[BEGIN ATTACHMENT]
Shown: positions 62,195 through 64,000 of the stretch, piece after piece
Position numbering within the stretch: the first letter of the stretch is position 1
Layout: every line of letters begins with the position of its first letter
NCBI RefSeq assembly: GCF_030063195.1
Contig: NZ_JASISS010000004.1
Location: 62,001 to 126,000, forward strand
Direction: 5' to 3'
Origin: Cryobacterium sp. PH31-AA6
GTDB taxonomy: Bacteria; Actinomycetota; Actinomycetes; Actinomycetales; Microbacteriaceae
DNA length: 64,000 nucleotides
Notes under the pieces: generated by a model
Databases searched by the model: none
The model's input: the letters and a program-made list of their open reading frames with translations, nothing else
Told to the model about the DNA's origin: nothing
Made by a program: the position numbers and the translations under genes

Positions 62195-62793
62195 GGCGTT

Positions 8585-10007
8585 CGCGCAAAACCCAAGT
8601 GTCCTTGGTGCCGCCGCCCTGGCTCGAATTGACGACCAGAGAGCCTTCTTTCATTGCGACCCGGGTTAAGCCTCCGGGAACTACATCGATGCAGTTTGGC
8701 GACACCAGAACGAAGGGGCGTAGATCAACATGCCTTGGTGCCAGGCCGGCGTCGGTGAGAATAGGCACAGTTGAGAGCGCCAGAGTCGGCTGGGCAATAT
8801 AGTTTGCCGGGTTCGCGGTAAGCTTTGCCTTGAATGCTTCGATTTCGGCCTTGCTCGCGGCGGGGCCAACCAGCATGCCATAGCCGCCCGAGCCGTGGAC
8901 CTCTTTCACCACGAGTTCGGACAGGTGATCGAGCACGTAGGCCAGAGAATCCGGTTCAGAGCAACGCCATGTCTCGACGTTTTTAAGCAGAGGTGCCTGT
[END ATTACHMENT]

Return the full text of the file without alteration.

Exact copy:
Shown: positions 62,195 through 64,000 of the stretch, piece after piece
Position numbering within the stretch: the first letter of the stretch is position 1
Layout: every line of letters begins with the position of its first letter
NCBI RefSeq assembly: GCF_030063195.1
Contig: NZ_JASISS010000004.1
Location: 62,001 to 126,000, forward strand
Direction: 5' to 3'
Origin: Cryobacterium sp. PH31-AA6
GTDB taxonomy: Bacteria; Actinomycetota; Actinomycetes; Actinomycetales; Microbacteriaceae
DNA length: 64,000 nucleotides
Notes under the pieces: generated by a model
Databases searched by the model: none
The model's input: the letters and a program-made list of their open reading frames with translations, nothing else
Told to the model about the DNA's origin: nothing
Made by a program: the position numbers and the translations under genes

Positions 62195-62793
62195 GGCGTT

Positions 8585-10007
8585 CGCGCAAAACCCAAGT
8601 GTCCTTGGTGCCGCCGCCCTGGCTCGAATTGACGACCAGAGAGCCTTCTTTCATTGCGACCCGGGTTAAGCCTCCGGGAACTACATCGATGCAGTTTGGC
8701 GACACCAGAACGAAGGGGCGTAGATCAACATGCCTTGGTGCCAGGCCGGCGTCGGTGAGAATAGGCACAGTTGAGAGCGCCAGAGTCGGCTGGGCAATAT
8801 AGTTTGCCGGGTTCGCGGTAAGCTTTGCCTTGAATGCTTCGATTTCGGCCTTGCTCGCGGCGGGGCCAACCAGCATGCCATAGCCGCCCGAGCCGTGGAC
8901 CTCTTTCACCACGAGTTCGGACAGGTGATCGAGCACGTAGGCCAGAGAATCCGGTTCAGAGCAACGCCATGTCTCGACGTTTTTAAGCAGAGGTGCCTGT